Dream Catchers

These days, most people tend to dismiss the Dream Catchers as a kind of sad cult.  Certainly, their rituals, strange terminology and mystical beliefs about the true self being unleashed only in sleep (that of 'perfect autonomous creation, uninhibited by the boundaries of physicality') are eerie, to say the least. But it's easy to forget that underlying the brief popularity of this movement was a sound argument. We spend a very large portion of our lives asleep, and a substantial portion of that in something akin to a conscious state, so why should this not be thought of as an equally valid and important part of lived experience?

Improving our dreams, so the idea goes, is as much an improvement of our lives as improving waking reality. You may have a great job, a happy family life etc etc but what good is any of that if you spend several hours a day being haunted by monsters, appearing naked at work in front of colleagues, or constantly losing and regaining your teeth? The 2010s saw a surge in interest in improving your sleep as a way of feeling better while awake, but it wasn’t until the next decade that interest grew in improving sleep for its own sake. A huge literature emerged on 'tips and techniques' to improve your dreams, there were endless talkshow debates, pages of magazines were filled, the British tabloids showing a particular interest in the subject. Most of this we of course now recognise as pseudoscientific junk, but it had tremendous purchase at the time. So much so that there was a crackdown by HMRC on dream therapists, once it was realised how much revenue was being lost to those who weren't paying their taxes properly. "Nobody dreams about VAT", a well known government minister once quipped.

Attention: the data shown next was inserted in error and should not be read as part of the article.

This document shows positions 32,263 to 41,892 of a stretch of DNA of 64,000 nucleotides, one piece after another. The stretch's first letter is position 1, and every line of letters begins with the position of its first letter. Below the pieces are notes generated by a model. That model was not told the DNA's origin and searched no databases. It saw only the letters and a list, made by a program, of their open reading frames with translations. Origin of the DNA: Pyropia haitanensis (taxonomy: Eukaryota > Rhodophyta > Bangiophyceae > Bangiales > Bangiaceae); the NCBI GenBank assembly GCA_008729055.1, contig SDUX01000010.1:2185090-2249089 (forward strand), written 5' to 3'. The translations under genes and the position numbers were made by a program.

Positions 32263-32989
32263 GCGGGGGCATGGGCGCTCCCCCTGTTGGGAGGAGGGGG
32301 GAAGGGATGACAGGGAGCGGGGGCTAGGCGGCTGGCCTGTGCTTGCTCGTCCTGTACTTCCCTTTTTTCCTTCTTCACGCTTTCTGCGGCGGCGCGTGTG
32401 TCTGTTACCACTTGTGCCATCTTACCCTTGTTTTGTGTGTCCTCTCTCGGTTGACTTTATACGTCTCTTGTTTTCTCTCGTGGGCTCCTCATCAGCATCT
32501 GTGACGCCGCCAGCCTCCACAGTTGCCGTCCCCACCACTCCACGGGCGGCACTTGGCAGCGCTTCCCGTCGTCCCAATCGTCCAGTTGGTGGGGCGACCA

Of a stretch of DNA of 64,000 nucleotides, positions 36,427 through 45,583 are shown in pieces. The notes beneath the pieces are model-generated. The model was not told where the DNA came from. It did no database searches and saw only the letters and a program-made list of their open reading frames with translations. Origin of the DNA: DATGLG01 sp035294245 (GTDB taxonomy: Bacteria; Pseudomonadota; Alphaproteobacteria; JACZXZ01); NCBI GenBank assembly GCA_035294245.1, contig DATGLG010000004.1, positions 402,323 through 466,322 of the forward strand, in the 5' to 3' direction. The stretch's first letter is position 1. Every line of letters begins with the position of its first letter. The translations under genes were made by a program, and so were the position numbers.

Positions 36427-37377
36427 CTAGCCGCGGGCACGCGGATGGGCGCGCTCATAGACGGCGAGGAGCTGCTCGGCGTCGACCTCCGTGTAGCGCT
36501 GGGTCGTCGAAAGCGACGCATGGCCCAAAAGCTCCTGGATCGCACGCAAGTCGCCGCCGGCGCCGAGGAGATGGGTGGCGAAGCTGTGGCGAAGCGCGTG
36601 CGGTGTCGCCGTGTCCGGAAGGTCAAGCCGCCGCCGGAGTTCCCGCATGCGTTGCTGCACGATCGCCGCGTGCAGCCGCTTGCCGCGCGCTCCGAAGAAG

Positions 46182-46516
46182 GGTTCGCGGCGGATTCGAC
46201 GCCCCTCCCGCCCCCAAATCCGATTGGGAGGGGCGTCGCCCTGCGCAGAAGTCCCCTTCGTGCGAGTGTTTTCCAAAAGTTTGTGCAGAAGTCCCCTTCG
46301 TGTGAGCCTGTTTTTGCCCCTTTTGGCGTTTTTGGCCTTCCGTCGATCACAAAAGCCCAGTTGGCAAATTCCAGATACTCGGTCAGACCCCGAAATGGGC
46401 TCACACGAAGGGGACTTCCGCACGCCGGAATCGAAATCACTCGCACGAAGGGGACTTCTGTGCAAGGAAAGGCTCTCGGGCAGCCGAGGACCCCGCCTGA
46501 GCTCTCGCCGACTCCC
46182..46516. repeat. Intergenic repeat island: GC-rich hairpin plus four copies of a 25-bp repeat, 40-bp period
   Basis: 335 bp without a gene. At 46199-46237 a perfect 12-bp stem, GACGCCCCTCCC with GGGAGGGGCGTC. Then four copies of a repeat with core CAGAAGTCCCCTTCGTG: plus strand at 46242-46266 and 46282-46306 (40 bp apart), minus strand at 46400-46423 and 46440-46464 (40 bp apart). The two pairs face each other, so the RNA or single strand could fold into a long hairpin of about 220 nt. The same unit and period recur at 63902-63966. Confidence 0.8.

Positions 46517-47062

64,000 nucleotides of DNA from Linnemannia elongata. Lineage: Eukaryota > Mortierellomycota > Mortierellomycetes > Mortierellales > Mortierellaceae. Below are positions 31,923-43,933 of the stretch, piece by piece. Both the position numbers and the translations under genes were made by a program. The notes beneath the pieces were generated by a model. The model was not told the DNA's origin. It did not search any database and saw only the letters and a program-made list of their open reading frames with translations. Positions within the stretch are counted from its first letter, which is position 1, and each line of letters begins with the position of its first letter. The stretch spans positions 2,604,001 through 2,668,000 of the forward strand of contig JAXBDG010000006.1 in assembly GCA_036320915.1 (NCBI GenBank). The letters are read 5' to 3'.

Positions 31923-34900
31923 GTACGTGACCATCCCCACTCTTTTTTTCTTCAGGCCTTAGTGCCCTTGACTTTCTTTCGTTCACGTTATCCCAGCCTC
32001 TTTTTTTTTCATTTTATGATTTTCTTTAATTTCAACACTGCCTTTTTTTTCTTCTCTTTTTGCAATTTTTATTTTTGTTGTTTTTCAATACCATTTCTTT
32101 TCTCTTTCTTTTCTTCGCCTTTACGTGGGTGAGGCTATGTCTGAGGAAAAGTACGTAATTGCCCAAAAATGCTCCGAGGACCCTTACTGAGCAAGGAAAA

But for all the junk science and spurious, unregulated medical supplements, it's easy to see why so many were taken in by the idea that dreams mattered. In an age of increasing economic inequality, to many there was something emancipatory to this idea: perhaps there may be those with better careers, who own rather than rent, who have more fulfilling romantic encounters, but no waking money or good fortune can buy a pleasant dream. 

Some saw a sinister side to this early on. If, so the idea went, we gave equal weight to our waking and sleeping lives, might we simply lose focus on the present? Or was there something deeply regressive about this new interest in dreams? Might they come function in much the same way Nietzsche described Christianity, a system of morality where we focus not on the cruelties and injustices of the physical world, but instead take refuge in something else, something beyond? 

The irony of all of this was that it turned out that a good waking life was the only reliable predictor of a happy dreamer anyway. On this question all serious statistical studies were unanimous. The wealthier had better dreams and dramatically fewer nightmares, those who were worse off, particularly those in precarious work situations had a far worse night's sleep. As one columnist for the New Statesman put it: "inequalities in the afternoon reproduce themselves at midnight".

Certainly, only a small minority ever became fully fledged Dream Catchers, even at the zenith of public interest in the subject as a whole. Their asceticism, endless meditation and frankly bizarre ideas about sexuality were off putting to most. But it's easy to forget that their emergence was part of a quite widespread, if brief, fad for a novel kind of self improvement. 

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